Monday, July 12, 2010

Rainbow Row Charleston, S.C.

Recalling the G. Gershwin opera "Porgy and Bess" I made it a must to visit Catfish Row (the fictionalized neighborhood from the opera), which happens to be "Rainbow Row" located on East Bay (north of Tradd and south of Elliot St.) heading toward the Battery in Charleston. The name derives from the pastel colors of the painted homes.

For awhile after the Civil War, this area had fallen into a slum, but within thirty years renovation started with the painting of the homes. The theme would be a Caribbean color palette, with the first home shaded pink.

New owners loved it and added to the color scheme of their residences, painting them pale blue, yellow, green etc. An interesting fact is that the colors help to keep the interiors cool in the summer.

Now for some "local color". Stories handed down relate that the colors along the row originally were to guide back to their bed, the drunken sailors who were arriving in the port. Fumbling along bleary eyed, how can one ask the poor men to remember so much? Better to find your way back by the color of the house!

Or, it has been said that during the antebellum period, the slaves
(who were forbidden to learn to read or write), were often sent to purchase goods from the shop owners along Rainbow Row. They operated out of the first floor, and lived above their stores. When sent by the plantations to this area, they were instructed to go to the "yellow" building or the "pink shop" for their items.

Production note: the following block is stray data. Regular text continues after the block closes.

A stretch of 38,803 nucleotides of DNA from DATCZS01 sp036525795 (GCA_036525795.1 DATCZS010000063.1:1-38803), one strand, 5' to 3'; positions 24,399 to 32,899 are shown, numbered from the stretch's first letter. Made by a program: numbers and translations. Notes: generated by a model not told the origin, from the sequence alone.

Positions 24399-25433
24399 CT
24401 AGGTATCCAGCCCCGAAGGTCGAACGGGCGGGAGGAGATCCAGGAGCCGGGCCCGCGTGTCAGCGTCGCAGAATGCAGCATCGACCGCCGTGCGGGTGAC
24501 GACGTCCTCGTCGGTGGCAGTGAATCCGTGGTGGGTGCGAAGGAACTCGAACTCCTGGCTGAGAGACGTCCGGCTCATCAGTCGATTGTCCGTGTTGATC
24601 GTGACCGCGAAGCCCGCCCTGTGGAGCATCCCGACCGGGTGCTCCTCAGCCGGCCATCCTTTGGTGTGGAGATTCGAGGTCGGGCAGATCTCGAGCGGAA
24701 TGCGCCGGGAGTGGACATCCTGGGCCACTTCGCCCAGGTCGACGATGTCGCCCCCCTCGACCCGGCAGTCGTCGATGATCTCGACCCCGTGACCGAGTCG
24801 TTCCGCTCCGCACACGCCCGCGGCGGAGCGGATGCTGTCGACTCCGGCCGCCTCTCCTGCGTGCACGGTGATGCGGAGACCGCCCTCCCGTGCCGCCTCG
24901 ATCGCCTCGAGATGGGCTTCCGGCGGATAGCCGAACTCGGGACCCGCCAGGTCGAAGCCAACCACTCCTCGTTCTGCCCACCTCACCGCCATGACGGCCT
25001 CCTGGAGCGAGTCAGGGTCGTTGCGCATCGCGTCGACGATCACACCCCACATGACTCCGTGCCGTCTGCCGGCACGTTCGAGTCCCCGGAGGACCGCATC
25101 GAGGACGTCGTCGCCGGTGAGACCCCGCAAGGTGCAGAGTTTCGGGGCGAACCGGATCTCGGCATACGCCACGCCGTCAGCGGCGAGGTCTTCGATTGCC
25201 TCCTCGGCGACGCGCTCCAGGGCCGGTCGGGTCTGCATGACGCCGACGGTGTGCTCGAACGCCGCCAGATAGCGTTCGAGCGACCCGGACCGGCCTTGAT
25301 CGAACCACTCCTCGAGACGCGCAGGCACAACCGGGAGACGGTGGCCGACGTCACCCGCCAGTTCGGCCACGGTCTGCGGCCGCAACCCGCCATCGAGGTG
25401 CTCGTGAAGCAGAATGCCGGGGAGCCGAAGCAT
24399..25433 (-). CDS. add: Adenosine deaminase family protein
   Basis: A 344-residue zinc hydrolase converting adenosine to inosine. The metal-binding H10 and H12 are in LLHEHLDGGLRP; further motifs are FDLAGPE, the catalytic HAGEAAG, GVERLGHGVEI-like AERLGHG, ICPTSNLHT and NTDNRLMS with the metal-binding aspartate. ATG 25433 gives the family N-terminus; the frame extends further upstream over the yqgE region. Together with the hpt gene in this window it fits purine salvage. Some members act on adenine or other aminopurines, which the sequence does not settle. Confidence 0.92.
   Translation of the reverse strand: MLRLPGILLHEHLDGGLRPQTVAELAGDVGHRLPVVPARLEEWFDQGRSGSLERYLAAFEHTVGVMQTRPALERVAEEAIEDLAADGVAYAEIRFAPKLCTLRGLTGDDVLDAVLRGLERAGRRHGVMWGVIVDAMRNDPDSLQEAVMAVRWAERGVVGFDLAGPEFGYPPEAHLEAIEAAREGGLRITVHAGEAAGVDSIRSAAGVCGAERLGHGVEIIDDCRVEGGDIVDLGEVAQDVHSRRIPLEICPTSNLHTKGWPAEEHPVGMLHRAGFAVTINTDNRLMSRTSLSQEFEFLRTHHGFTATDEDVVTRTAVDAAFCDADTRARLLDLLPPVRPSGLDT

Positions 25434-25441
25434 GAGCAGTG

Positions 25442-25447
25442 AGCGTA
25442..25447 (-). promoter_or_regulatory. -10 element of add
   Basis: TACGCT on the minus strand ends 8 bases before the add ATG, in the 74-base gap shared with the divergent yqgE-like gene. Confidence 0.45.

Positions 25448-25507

I like to refer back to Porgy and Bess, (the novel
by Dubose Heyward), this section of city had several names like the fictionalized "Catfish Row". Dubose was inspired by the period of the early 1900's, 
"when the black tenants sold cabbages from the windowsills to passersby
 and due to this for a time Rainbow Row, was known as "Cabbage Row".

For now, there is so much to do, walk a little way and you either can relax in Waterfront Park, or go shopping (which was decided on) or choose from a fantastic assortment of restaurants, around nearly every corner.
We eventually came back here over and over again, as nighttime is the best for just walking around the city. The evening has cooled off, and with a slight breeze discovering little courtyards and alleys is so fun. The gas lights are all lit and the aromas of flowers and restaurants nearby hang heavy in the air. You can go from a quiet secluded street into the hub bub of nightlife just by turning a corner.

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